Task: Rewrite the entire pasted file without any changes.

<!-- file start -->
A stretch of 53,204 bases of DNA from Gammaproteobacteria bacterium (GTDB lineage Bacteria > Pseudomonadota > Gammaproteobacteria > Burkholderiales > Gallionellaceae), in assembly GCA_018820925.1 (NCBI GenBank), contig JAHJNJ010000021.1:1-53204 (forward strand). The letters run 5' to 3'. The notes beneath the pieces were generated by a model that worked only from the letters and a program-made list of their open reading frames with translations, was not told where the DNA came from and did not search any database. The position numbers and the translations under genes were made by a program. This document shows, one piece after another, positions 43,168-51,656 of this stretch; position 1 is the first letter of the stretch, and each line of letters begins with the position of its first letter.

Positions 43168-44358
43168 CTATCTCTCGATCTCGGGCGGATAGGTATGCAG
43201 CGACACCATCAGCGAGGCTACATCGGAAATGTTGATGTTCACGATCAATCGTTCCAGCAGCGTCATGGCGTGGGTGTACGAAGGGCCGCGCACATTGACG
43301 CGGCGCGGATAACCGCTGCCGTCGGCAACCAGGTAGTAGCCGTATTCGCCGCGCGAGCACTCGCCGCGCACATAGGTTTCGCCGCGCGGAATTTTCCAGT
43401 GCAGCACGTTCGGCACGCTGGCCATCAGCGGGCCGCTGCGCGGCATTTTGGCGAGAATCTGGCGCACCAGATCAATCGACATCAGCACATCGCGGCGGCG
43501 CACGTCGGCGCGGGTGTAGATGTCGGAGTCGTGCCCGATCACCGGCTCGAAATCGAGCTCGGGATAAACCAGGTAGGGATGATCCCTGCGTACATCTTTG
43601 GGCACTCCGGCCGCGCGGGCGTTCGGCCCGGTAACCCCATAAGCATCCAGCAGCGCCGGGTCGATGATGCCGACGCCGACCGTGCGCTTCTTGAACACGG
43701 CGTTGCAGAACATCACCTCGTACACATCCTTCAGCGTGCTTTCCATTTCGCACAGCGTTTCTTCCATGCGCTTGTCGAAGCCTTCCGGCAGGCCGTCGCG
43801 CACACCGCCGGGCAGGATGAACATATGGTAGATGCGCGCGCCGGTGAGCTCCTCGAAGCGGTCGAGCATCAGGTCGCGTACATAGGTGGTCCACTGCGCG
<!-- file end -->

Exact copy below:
A stretch of 53,204 bases of DNA from Gammaproteobacteria bacterium (GTDB lineage Bacteria > Pseudomonadota > Gammaproteobacteria > Burkholderiales > Gallionellaceae), in assembly GCA_018820925.1 (NCBI GenBank), contig JAHJNJ010000021.1:1-53204 (forward strand). The letters run 5' to 3'. The notes beneath the pieces were generated by a model that worked only from the letters and a program-made list of their open reading frames with translations, was not told where the DNA came from and did not search any database. The position numbers and the translations under genes were made by a program. This document shows, one piece after another, positions 43,168-51,656 of this stretch; position 1 is the first letter of the stretch, and each line of letters begins with the position of its first letter.

Positions 43168-44358
43168 CTATCTCTCGATCTCGGGCGGATAGGTATGCAG
43201 CGACACCATCAGCGAGGCTACATCGGAAATGTTGATGTTCACGATCAATCGTTCCAGCAGCGTCATGGCGTGGGTGTACGAAGGGCCGCGCACATTGACG
43301 CGGCGCGGATAACCGCTGCCGTCGGCAACCAGGTAGTAGCCGTATTCGCCGCGCGAGCACTCGCCGCGCACATAGGTTTCGCCGCGCGGAATTTTCCAGT
43401 GCAGCACGTTCGGCACGCTGGCCATCAGCGGGCCGCTGCGCGGCATTTTGGCGAGAATCTGGCGCACCAGATCAATCGACATCAGCACATCGCGGCGGCG
43501 CACGTCGGCGCGGGTGTAGATGTCGGAGTCGTGCCCGATCACCGGCTCGAAATCGAGCTCGGGATAAACCAGGTAGGGATGATCCCTGCGTACATCTTTG
43601 GGCACTCCGGCCGCGCGGGCGTTCGGCCCGGTAACCCCATAAGCATCCAGCAGCGCCGGGTCGATGATGCCGACGCCGACCGTGCGCTTCTTGAACACGG
43701 CGTTGCAGAACATCACCTCGTACACATCCTTCAGCGTGCTTTCCATTTCGCACAGCGTTTCTTCCATGCGCTTGTCGAAGCCTTCCGGCAGGCCGTCGCG
43801 CACACCGCCGGGCAGGATGAACATATGGTAGATGCGCGCGCCGGTGAGCTCCTCGAAGCGGTCGAGCATCAGGTCGCGTACATAGGTGGTCCACTGCGCG